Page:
Editorial: CU Needs Decisive Leadership

It appears that CU president Elizabeth Hoffman will announce the fate of football coach Gary Barnett by the end of the week. Whenever the decision comes, it will define Hoffman's career at the university, and will prove a crucial move for the CU football program, and the entire athletic department. Amid all the recent political turmoil, one thing is clear: The university is crying out for a strong move by a strong leader.

Some CU insiders say they've never seen the university so divided, and political infighting so heated. On one side of campus is the Dal Ward Athletic Center. On the other sits the Chancellor's Office. The faculty spend their days everywhere in between. Each enclave is powerful, and each has a big stake in what's too transpire in the coming days.

The athletic department needs a strong football program. To cripple it could send the AD — strapped with the cost of recent stadium expansion, and basketball teams that don't draw like many of their Big 12 competitors — on a downward spiral that would take decades to recover from.

Hoffman gave Chancellor Richard Byyny a vote of confidence last week, and the CU president desperately needs a strong Chancellor's Office to run the Boulder campus. But Byyny has had a strained relationship with leadership in the AD, and his comment in February that competitiveness on the football field is not a priority sent chills down spines in the Dal Ward, and outraged CU fans far and wide.

And make no mistake, a healthy contingent of monied CU athletic boosters have made it clear they expect Barnett back and the football program fully supported by the administration in the wake of an investigation that has uncovered no criminal charges, much less any NCAA violations. A group is currently looking into suing the university if they feel Hoffman doesn't throw her support behind the athletic department and continue the Athletics Vision 2010. The group says they've donated money under the pretense that CU was trying to field winning teams, which the "competitiveness" comments seem to undermine.

Meanwhile, the Boulder Faculty Assembly have jumped into the fray, calling for a bigger role in the athletic department, and stricter admissions requirements for student athletes.

Throw a vocal and effective array of non-university advocacy groups, such as the National Organization of Women, into the mix and you get political tug of war that's got CU shuddering through a defining crisis.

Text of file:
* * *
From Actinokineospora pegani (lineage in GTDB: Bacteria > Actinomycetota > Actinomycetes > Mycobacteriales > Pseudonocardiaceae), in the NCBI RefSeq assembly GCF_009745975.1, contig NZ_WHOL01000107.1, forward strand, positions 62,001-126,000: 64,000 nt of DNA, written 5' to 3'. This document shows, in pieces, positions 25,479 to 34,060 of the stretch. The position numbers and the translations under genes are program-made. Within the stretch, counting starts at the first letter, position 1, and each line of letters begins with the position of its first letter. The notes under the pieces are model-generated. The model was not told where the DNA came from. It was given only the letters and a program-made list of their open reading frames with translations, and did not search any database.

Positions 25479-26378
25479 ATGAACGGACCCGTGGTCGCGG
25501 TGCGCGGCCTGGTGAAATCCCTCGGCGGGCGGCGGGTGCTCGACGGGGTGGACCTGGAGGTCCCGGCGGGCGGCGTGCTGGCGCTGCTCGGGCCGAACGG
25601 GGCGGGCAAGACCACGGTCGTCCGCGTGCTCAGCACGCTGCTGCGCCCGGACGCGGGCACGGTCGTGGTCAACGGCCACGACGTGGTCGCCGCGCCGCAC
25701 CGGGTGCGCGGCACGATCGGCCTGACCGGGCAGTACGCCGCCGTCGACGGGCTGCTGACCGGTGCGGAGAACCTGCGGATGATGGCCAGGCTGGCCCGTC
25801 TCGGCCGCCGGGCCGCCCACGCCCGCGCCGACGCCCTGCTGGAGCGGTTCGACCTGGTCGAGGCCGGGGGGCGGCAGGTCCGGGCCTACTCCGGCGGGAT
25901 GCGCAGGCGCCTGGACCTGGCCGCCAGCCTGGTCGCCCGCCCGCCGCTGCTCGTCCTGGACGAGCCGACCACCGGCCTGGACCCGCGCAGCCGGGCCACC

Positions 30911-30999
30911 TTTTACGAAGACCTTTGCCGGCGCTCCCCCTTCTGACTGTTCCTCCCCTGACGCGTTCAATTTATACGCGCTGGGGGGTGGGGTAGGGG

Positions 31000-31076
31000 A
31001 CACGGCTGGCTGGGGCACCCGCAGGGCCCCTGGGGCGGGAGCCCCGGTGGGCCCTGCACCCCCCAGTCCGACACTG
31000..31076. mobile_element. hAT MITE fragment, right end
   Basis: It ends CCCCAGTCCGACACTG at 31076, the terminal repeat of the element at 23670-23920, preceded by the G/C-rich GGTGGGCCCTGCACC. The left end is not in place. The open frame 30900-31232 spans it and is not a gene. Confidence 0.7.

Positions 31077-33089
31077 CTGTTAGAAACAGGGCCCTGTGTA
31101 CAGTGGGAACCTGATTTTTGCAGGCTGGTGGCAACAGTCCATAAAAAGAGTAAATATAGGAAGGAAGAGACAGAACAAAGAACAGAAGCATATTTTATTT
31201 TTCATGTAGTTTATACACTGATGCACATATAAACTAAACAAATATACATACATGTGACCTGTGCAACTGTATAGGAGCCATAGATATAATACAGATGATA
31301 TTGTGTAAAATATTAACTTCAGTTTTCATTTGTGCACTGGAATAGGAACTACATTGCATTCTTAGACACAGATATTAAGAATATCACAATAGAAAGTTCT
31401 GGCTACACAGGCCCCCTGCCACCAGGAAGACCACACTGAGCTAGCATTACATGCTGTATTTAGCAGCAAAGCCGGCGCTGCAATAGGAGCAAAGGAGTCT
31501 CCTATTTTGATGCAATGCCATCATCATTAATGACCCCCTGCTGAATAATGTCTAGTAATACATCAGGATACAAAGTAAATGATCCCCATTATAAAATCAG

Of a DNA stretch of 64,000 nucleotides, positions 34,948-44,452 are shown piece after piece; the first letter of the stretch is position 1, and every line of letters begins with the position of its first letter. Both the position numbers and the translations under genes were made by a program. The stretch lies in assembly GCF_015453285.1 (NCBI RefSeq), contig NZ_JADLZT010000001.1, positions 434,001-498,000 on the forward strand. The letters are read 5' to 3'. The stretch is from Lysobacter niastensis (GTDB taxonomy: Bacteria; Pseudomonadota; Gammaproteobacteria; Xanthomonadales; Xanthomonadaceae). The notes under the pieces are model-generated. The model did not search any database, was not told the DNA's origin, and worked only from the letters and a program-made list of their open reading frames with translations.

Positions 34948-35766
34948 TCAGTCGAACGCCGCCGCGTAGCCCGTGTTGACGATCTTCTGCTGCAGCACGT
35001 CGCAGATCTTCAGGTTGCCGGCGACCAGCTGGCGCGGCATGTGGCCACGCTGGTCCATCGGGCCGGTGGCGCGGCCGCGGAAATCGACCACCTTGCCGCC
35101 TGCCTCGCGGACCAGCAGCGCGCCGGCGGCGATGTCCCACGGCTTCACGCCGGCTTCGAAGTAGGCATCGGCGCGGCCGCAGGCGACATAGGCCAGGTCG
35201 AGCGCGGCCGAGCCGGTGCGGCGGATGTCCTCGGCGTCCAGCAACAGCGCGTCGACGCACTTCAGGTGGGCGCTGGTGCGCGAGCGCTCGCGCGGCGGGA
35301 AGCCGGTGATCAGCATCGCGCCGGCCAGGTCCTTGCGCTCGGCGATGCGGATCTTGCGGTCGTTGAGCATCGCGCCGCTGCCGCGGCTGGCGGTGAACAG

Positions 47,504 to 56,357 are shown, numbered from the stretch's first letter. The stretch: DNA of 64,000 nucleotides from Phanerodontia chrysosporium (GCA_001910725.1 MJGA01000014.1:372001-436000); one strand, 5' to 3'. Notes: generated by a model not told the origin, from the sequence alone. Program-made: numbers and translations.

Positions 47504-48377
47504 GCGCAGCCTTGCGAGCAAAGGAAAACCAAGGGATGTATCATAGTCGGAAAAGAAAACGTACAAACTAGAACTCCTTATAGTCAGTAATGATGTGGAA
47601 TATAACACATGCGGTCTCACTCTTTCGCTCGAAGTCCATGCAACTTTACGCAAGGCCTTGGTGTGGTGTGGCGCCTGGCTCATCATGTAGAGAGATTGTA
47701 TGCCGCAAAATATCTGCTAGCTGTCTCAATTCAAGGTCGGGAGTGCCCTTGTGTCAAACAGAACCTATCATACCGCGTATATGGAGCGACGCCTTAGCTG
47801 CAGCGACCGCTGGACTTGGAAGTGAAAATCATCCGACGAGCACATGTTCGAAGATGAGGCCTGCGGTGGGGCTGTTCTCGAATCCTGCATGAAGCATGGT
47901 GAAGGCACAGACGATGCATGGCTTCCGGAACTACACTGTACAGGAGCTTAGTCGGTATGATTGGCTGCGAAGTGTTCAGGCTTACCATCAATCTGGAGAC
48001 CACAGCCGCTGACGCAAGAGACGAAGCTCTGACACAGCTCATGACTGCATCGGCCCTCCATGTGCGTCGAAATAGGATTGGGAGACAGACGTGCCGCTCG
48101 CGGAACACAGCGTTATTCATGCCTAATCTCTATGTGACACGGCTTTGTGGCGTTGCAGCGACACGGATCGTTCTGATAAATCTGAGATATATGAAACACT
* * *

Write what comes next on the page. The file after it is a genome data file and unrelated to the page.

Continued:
And we haven't even brought up the fuel that runs the university — money.

Already facing dwindling university-wide budgets from a sagging tax base, and little sign of help from the state legislature, the controversy surrounding the football program is taking another financial bite out of the CU pie. According to one source, CU has spent in the neighborhood of $2 million on the Independent Investigative Commission, special liaison to the athletic department John DiBiaggio and legal fees for the ongoing Title IX suit against the university by three women who allege they were raped by football recruits at an off-campus party in 2001. That lawsuit won't likely go to trial before 2005, we are now told.

But as many have pointed out, $2 mil will look like a cheap price tag if Hoffman fires Barnett, who is under contract through 2007.

A few weeks back, Hoffman was quoted in a paper warning that her upcoming decisions would not please everyone. She seemed to hint that they may even leave all parties frustrated.

But leadership has never been about pleasing people. It's about doing the right thing, and doing it with decisiveness, despite how people with their various points of view react.

The time for committees, investigations, liaisons and reports has come and gone.

It's time for Hoffman to demonstrate how she plans to fix this political mess. It's time for strong leadership. Let's hope Hoffman is up to the task.

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